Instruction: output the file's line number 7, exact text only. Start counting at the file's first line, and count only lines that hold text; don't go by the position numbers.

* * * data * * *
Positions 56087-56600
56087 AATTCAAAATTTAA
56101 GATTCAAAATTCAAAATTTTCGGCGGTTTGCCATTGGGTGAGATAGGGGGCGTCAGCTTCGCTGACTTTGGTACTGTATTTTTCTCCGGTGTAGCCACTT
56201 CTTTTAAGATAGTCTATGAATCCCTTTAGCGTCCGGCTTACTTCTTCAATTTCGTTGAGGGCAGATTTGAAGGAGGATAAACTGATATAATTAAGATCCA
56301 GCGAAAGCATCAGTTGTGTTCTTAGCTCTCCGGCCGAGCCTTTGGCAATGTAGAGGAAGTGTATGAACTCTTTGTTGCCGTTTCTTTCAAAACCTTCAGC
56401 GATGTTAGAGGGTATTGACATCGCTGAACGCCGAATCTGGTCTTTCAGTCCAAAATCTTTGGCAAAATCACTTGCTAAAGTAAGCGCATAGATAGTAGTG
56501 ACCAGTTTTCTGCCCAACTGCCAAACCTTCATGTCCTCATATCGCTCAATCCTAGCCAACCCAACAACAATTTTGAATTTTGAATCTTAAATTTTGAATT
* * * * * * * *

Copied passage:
56501 ACCAGTTTTCTGCCCAACTGCCAAACCTTCATGTCCTCATATCGCTCAATCCTAGCCAACCCAACAACAATTTTGAATTTTGAATCTTAAATTTTGAATT